HUD’s shutdown challenges reveal textbook case for IT modernization

Some 1,150 housing contracts expired during the 35-day government shutdown, but the Department of Housing and Urban Development said the situation could have be...

The longest government shutdown in U.S. history is giving lawmakers a long list of examples that prove the lapse’s detrimental and avoidable impact on agency missions.

For the Department of Housing and Urban Development, the agency’s failure to renew some 1,150 housing contracts during the recent lapse in appropriations proved how detrimental the government shutdown was for the department’s mission-related work. But the shutdown also illustrated just how — even with the best intentions — ill-prepared agencies like HUD and others across government are to respond to sudden funding lapses and budget crises.

Brian Montgomery, HUD’s acting deputy secretary and Federal Housing Administration commissioner, addresses the House Appropriations Committee on Feb. 12, 2019.

Roughly 97 percent of HUD’s workforce were furloughed during the recent government shutdown, according to Brian Montgomery, HUD’s acting deputy secretary and Federal Housing Administration commissioner. He addressed the House Appropriations Subcommittee on Transportation, Housing and Urban Development and Related Agencies on Tuesday afternoon.

The department did recall about 15 employees back to the HUD headquarters and another 50 employees to the field to begin the contract renewal process for agreements that had expired.

Subcommittee Chairman David Price (D-N.C.) sternly criticized HUD for its handling of the contract backlog and argued that the department should have seen the possibility for budget uncertainty coming.

“Well sir, I would say there have been a lot of CRs,” Montgomery said when asked if he had envisioned the possibility of a continuing resolution.

On one hand, the situation was unavoidable, Montgomery said. At least one of HUD’s 2,300 housing contracts expire daily. The renewal process is manageable under normal circumstances, because HUD has employees available to work through the manual process of collecting signatures and authorizing new contracts.

The department was already wading through tricky territory as it operated under a continuing resolution in December before the government shutdown.

“Operating under a CR is extremely difficult,” Irv Dennis, HUD’s new chief financial officer, told the subcommittee. “The money that’s appropriated on the first day of the CR is not available immediately for obligation. We have funds controls that go in place. It’s really a five-step process. There are 83 allotments that find themselves down to 1,000 accounts. For those five processes, there are multiple levels of review and control. It could take up to one-and-a-half-to-three weeks for money to get from CR to obligation.”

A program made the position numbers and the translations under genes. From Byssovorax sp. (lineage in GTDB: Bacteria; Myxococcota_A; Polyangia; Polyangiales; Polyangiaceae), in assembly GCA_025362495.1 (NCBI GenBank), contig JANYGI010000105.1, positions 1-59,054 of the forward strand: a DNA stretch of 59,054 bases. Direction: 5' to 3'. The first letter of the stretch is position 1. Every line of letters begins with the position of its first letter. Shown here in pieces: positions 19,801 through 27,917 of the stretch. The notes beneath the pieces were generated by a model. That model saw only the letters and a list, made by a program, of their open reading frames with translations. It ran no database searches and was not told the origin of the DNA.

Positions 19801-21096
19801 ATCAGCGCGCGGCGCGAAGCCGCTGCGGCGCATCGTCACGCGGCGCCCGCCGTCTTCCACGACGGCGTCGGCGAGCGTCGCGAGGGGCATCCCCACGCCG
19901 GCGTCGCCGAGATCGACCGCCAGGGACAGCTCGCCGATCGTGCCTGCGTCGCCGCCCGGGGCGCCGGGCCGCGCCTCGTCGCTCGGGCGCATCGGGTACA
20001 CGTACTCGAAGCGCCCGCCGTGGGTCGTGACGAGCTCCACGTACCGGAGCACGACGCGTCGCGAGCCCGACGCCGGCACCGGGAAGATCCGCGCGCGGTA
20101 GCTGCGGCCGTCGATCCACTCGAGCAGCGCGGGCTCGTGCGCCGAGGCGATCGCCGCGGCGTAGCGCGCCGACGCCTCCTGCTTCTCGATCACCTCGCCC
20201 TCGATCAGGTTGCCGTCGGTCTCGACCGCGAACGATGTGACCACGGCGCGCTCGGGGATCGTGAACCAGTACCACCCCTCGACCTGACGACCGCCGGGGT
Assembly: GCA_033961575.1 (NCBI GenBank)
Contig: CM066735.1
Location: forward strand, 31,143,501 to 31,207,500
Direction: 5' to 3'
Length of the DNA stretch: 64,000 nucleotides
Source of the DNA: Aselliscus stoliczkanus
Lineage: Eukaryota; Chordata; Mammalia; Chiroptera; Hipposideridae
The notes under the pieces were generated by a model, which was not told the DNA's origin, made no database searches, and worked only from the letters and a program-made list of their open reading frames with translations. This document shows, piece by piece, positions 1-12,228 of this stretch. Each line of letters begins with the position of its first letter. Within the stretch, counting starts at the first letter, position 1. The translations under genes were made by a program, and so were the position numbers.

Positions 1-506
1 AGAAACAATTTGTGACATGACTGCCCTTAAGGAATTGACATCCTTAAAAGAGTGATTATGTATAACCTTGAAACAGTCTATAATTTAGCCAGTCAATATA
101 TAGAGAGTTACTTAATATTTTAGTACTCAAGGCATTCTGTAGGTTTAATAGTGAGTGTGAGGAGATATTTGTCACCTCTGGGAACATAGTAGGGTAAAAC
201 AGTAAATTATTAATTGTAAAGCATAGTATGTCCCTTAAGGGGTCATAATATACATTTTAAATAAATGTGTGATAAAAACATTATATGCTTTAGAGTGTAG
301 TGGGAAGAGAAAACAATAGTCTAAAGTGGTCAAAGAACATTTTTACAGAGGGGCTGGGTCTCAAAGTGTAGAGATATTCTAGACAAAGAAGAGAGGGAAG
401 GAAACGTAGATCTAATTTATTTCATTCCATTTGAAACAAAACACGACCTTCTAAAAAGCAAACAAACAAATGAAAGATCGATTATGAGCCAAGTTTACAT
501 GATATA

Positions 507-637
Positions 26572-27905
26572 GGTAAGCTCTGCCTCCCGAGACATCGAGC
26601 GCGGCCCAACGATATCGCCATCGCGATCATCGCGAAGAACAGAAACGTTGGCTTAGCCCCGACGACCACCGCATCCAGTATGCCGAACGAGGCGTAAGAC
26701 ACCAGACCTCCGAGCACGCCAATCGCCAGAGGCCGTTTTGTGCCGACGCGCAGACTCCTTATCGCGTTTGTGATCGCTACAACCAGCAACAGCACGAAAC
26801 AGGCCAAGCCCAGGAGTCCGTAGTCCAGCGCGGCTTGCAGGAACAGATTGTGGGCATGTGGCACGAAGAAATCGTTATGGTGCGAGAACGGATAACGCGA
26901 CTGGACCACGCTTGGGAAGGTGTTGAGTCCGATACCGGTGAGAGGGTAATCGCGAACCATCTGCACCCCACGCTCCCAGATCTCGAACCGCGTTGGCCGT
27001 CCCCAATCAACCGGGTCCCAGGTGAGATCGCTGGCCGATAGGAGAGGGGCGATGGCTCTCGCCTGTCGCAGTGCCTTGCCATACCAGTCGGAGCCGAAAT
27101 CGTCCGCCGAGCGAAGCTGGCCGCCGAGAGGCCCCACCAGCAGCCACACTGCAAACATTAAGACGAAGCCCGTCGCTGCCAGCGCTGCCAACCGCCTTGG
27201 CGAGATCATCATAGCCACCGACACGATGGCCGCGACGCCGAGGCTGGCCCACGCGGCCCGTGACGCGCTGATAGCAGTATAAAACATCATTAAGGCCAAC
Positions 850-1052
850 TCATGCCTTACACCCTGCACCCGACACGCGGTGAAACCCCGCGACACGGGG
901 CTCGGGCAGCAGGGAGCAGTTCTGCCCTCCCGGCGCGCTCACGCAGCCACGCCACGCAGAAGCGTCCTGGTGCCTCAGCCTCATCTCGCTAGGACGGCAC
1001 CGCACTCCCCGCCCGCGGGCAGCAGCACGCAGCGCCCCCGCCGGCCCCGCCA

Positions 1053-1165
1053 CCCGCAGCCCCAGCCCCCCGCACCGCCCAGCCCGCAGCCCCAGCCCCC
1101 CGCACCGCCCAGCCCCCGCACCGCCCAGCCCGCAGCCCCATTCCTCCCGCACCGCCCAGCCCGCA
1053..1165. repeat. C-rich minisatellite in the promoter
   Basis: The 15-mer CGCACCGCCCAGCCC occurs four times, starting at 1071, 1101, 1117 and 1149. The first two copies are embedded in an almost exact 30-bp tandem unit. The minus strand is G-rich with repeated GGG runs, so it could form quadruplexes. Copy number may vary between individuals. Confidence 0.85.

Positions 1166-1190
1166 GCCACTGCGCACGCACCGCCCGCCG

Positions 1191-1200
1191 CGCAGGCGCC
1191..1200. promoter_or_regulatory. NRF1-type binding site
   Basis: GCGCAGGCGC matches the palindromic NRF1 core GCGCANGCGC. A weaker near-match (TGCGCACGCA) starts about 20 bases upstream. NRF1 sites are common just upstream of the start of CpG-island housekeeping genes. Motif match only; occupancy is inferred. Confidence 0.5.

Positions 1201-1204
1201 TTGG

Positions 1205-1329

But on the other, the situation could have been avoided, in part, if the department’s 30-year-old Tenant Rental Assistance Certification System (TRACS) was modernized and automated, Montgomery said.

Most the contracts that had expired during the government shutdown have been authorized for renewal but are now awaiting final signatures, Montgomery said. To his knowledge, no one was evicted because of HUD’s failure to process a housing contract during the government shutdown.

Republicans on the subcommittee largely said HUD responded to unprecedented circumstances about as well as it could. Both Montgomery and Dennis praised the department’s employees who “moved heaven and earth” without pay to renew previously expired contracts during the government shutdown.

But HUD needs a long term IT modernization strategy with dedicated funding to reach a true fix; no short-term shutdown contingency plan would have addressed the department’s contract management challenges.

“The biggest frustration we have at HUD is the technology,” Dennis said. “I had our team put together a matrix of all the systems and how they interface. It’s old. It’s antiquated. It’s clumsy. It doesn’t interface well. It’s hard to move information from point A to point B. Sometimes that’s a manual process. Sometimes it’s on an Excel spreadsheet. It’s very dated stuff. The number one thing we need is to improve that technology.”

An automated contract management system could also save the agency on employee overtime, Dennis added.

IT modernization isn’t a totally far-fetched concept for HUD. The department already received $20 million from the Technology Modernization Fund Board. The TMF dollars are going toward the department’s financial management system modernization.

But HUD isn’t particularly familiar with the ability and authorities it currently has to set up a working capital fund under the Modernizing Government Technology (MGT) Act.

“I see on your FITARA scorecard that you went from a D in November 2015 to a C+ in December,” said Rep. Will Hurd (R-Texas), who introduced and championed the MGT Act. “You only got a C on MGT, which means you have plans on creating a MGT fund but you haven’t.”

Hurd pointed to another grade on the FITARA scorecard: HUD’s “F” on software licensing, which means the department isn’t aware of the software licenses it currently owns.

“Other agencies have saved billions of dollars on understanding the software licensing, which could then go into the MGT fund, which could then be used as rollover funds to work on TRACS,” he said. “I would be interested in your plans to get control of the software licensing, because they could drive modernization.”

Dennis, along with HUD’s chief information officer and program managers, are managing the modernization of the department’s contract management system.

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